In what will be welcome additional revenue for Bhutan’s treasury the 1,020 MW Tala project will finally finish paying of its loans by 15th December 2018.
This will mean an additional Nu 2.586 bn in annual revenue for Bhutan as that is the current amount currently being paid every year by Bhutan for servicing its Tala loan.
Tala project in 2016, by itself, earned Nu 9 bn of which Nu 2.586 bn had to be deducted for the loan leaving behind around Nu 6.4 bn for Bhutan. The hydropower sector in 2016 had earned a total of Nu 14.385 bn which includes the 336 MW Chukha project that had already cleared its loan.
The Tala loan repayment started since 1st January 2008.
So far the total loan paid including interest has been Nu 27.80 bn. This means that by 2018 December around Nu 30 bn will have been paid back in both loan principal and interest payments.
Tala project was constructed at a total of Nu 41.25 bn excluding the interest accrued during construction.
Tala was built with 60 percent grant and 40 percent loan basis like Chukha before it. The total loan for the Tala project was Nu 16.503 bn including the loan for transmission assets. The interest accrued during construction was Nu 7.127 bn.
The annual loan repayment was Nu 2.691 bn from 1st January 2008 till 1st January 2012 and Nu 2.586 bin per annum thereafter.
The economic life of a project is 30 years as per Bhutan’s Hydropower Policy. As per Indian standards, it is anywhere from 35-40 years. However, projects are expected to last for a much longer period with proper operation and maintenance.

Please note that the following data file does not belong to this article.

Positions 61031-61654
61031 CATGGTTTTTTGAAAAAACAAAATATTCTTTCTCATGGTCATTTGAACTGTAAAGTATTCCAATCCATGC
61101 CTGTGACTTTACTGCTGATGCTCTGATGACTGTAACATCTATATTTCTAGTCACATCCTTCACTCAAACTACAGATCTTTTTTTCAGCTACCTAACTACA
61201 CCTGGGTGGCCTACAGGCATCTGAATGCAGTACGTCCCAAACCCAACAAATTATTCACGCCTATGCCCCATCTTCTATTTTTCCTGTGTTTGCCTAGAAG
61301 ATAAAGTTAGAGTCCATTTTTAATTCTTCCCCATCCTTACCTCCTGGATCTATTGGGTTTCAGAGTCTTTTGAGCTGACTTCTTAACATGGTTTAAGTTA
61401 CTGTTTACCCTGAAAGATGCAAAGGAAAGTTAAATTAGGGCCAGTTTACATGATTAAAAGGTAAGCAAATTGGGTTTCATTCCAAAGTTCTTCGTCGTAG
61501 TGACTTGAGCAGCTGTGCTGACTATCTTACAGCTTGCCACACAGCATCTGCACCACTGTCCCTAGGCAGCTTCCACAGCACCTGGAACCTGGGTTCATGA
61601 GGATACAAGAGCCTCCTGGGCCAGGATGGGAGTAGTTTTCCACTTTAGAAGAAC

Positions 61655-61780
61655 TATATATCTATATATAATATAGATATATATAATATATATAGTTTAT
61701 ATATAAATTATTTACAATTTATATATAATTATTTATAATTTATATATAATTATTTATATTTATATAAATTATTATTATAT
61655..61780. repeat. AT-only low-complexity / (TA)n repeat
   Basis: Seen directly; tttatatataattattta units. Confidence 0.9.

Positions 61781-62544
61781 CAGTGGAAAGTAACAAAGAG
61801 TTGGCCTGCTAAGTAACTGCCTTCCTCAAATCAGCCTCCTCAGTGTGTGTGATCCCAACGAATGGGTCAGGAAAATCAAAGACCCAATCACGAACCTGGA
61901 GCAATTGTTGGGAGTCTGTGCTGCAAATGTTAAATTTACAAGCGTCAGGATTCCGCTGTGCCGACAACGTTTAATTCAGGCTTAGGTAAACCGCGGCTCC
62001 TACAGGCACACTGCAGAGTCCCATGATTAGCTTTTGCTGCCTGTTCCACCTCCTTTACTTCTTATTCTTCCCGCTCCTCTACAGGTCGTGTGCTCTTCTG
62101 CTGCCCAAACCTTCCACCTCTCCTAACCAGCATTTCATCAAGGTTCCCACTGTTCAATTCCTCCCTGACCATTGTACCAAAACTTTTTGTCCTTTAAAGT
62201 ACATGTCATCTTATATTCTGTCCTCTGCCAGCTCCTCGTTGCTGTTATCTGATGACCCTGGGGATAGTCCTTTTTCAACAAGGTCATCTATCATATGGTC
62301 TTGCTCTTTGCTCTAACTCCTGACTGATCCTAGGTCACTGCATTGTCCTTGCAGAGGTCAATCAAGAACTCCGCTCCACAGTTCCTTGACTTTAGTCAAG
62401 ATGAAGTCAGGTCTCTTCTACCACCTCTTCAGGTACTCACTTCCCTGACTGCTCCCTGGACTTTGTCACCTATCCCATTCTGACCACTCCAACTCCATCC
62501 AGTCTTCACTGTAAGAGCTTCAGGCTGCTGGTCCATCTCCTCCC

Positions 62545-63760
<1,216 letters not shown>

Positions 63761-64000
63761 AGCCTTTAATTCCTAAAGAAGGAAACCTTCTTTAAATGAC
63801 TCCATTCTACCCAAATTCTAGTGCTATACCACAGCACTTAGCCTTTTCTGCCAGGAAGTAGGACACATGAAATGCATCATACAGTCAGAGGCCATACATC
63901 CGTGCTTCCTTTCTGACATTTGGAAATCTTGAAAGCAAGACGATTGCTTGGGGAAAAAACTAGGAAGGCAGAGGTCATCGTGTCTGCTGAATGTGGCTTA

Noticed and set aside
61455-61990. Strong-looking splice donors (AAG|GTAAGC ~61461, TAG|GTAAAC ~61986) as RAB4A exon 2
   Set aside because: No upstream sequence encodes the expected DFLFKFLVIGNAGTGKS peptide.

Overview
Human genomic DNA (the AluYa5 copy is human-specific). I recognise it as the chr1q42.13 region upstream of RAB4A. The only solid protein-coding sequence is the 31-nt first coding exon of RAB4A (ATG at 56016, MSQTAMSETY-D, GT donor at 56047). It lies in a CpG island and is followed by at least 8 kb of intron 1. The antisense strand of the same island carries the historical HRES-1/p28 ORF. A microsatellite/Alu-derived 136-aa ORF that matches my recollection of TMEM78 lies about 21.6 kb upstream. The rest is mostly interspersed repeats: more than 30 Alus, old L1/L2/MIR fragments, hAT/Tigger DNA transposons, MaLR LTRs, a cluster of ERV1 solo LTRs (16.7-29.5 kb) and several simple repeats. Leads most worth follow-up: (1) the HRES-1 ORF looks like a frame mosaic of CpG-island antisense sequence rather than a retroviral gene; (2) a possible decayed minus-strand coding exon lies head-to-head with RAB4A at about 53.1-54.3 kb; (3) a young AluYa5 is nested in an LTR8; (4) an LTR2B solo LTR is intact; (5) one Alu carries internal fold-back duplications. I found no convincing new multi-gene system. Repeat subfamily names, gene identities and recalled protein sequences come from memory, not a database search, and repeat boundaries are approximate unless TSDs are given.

The Tala project tariff was determined based on the cost plus model which is the cost of building and financing plus some returns. It was originally increased on a pre agreed rate of 10 percent every five years during the loan payment phase which ends in 2018. However, after that the increase will only be five percent every five years.
This means the next tariff revision will be due on 1st December 2021. It will increase from Nu 2.12 per unit to Nu 2.22 per, an increase by five percent. This five percent increase would mean additional revenue of Nu 380 mn.
The end of the loan repayment means not only additional revenue of Nu 2.586 bn but a part of this money can be used by DGPC and BPC to fund capital expenditure and investment requirements.
It would also mean reduction in the interest expenses by Nu. 653.23 mn on an average annually for both DGPC and BPC.
On the whole the Tala project’s finances show that even with a 60 grant and 40 loan model the project is beneficial to both countries and is good for the economy of both countries.
Bhutan could build a mega project at a favorable financing option, which has become the largest single source of revenue.
For India the favorable financing meant very low tariff rates especially at a time when power rates in India were going through the roof.
The project had also strengthened bilateral ties between the two countries.